Posts Tagged ‘Hebrew’

He’Brew’s Finally Brewing Its Own Brews

September 25, 2013

This piece was first published on The Jew and the Carrot blog at the Forward.

Jeremy Cowan started Shmaltz Brewing 17 years ago. Now, he’ll help brew his first batches in-house.

Jeremy Cowan started Shmaltz Brewing 17 years ago. Now, he’ll help brew his first batches in-house.

After 17-years of contracting out their beer brewing, Shmaltz Brewing Company, known for its award-winning HE’BREW craft beers, has finally moved in to its own brewery in Upstate New York. With the new space, there’s a lot of new developments on tap.

In honor of the new facility’s opening this summer, Shmaltz’s sole proprietor Jeremy Cowan and consulting brewmaster Paul McErlean came up with the company’s first-ever Black India Pale Ale. “Huge, rich, roast-y…a lot of chocolate. We wanted to make the malt profile extremely forward…an incredibly complex black malty beer that was hopped as much as we could possibly get in there,” is how Cowan described the brew’s flavor in a video shot at the brewery’s grand opening celebration.

Fittingly, the brew was called “Death of a Contract Brewer,” and it holds to a shiva (the seven-day Jewish mourning ritual) theme, with seven malts, seven hops, and seven percent alcohol by volume.

Cowan, 44, promises that he will continue to employ his Jewish sense of humor, but he is serious when it comes to the reasons for opening his own brewery after so many years of championing contract brewing. “It’s about being in control of my destiny,” Cowan recently told the Jew and the Carrot. “I now have the opportunity to pay close, personal attention to the details, like the consistency of recipes and the exact science that goes in to making the same brew twice.”

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© 2013 Renee Ghert-Zand. All rights reserved.

Jewish Languages from Bukhori to Juhuri

May 29, 2013

This piece was first published on The Arty Semite blog at the Forward.

Ross Perlin

Ross Perlin

When asked to name Jewish languages, most people would say Hebrew and Yiddish. Some might also mention Ladino or Aramaic. It’s unlikely that they would know about Juhuri, Bukhori and Judeo-Median — and that is precisely why the Jewish Languages Project of the Endangered Language Alliance has come into being.

Juhuri, Bukhori and Judeo-Median are among the several dozen distinct languages Jews have spoken across the world throughout the millennia. Most of them are no longer spoken, and those that are still in use are in danger of disappearing.

“Scholarship on Jewish languages has been sporadic, and no one has focused on endangered ones,” said Ross Perlin, assistant director of the Endangered Languages Alliance and director of its Jewish Languages project. (Perlin is also a Forward contributor and was named to the 2012 Forward 50.) He, together with ELA executive director Daniel Kaufman and Persian language expert Habib Borjian, is trying to document, describe and preserve these languages, beginning with Juhuri, Bukhori and Judeo-Median. All three languages have Persian connections, with Juhuri spoken by Jews from southwest Iran and Caucasian Jews of Russia and Azerbaijan, Buhkori from southwest Iran and Central Asia, and Judeo-Median spoken by Jews from northwest-central Iran.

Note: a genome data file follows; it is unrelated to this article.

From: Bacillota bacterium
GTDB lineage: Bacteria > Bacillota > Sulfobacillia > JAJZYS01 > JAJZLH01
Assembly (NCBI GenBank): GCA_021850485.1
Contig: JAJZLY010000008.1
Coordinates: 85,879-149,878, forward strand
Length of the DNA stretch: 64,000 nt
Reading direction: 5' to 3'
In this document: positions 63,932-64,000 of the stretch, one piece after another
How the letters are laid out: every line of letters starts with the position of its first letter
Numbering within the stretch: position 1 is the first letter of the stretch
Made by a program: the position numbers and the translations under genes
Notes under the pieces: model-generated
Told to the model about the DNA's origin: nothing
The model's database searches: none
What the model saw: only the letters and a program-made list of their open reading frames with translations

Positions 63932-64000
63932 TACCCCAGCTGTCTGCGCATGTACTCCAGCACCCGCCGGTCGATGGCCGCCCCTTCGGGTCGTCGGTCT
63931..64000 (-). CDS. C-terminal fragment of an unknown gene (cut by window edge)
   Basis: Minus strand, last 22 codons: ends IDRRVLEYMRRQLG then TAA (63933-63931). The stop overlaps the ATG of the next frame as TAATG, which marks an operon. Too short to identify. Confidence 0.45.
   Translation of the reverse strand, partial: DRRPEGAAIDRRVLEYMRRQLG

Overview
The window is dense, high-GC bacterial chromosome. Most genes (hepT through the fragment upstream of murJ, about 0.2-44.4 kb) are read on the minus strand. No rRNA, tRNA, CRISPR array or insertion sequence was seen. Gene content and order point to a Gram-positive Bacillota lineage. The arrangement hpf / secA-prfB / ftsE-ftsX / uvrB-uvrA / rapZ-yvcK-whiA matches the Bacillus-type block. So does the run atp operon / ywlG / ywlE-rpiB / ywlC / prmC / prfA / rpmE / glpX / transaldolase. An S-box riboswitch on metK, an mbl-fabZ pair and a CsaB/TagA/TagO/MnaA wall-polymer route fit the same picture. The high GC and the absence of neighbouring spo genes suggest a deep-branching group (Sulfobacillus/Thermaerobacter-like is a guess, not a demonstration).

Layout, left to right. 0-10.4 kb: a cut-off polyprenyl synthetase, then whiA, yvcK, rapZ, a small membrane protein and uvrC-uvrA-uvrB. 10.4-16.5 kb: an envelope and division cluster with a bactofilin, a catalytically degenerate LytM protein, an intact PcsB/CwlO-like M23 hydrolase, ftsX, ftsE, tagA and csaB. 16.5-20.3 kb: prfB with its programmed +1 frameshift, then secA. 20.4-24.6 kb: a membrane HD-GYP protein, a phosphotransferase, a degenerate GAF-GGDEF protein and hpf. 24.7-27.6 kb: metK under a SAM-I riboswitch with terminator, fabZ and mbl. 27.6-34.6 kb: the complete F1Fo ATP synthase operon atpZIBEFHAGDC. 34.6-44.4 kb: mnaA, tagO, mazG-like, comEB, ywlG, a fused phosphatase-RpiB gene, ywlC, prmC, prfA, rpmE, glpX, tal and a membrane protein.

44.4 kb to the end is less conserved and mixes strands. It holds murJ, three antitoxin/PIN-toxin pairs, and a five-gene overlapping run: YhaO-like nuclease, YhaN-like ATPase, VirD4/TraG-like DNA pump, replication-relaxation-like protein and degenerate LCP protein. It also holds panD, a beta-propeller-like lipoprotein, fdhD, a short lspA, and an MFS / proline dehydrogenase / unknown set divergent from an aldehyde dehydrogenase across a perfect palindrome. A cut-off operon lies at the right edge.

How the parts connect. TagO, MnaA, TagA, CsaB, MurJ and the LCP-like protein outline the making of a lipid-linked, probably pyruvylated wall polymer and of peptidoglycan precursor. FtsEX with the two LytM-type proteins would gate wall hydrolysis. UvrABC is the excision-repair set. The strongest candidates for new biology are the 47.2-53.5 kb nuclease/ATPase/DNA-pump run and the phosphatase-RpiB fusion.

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© 2013 Renee Ghert-Zand. All rights reserved.

A Trilingual Jewish Preschool in San Francisco

May 23, 2013

This article was first published as “At this preschool, 1-2-3 comes in three languages” in JWeekly.

Jackie, 4, learns Hebrew letters and phonics, but some of her classmates are learning Russian.

Jackie, 4, learns Hebrew letters and phonics, but some of her classmates are learning Russian.

“This is fun!” exclaims a little girl dressed all in pink, from her Hello Kitty hat down to her sneakers, as she traces the letters of the Russian alphabet.

She is doing the exercise as part of her Russian language pre-kindergarten class at Shalom School, which is run by Chabad of San Francisco.

She and her 4- and 5-year-old classmates sing songs and recite traditional Russian nursery rhymes with their teacher, Ella Kasminskaya.

Speaking with the children almost exclusively in Russian, Kasminskaya, a native of Uzbekistan who has been at Shalom School for 15 years, works on counting and basic conversation with them. They are especially engaged when she reads a picture book with them — calling out not only the names of each animal, but also the Russian versions of the sounds they make.

While it’s not uncommon to hear Hebrew and English at Jewish preschools, it is unusual to hear Russian.

At Shalom School, it’s a mix of all three.

Currently, there are 35 children at the Richmond District school — some from Russian-speaking families, some from families where a lot of Hebrew is spoken and some from households where English is spoken.

Seventeen of them are enrolled in one of two pre-K intensive language programs: 10 are in the Hebrew class and seven are taking Russian.

The language program — which will expand in the fall with the addition of a transitional kindergarten class — is the brainchild of Hinda Langer, the director of the 16-year-old school.

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© 2013 Renee Ghert-Zand. All rights reserved.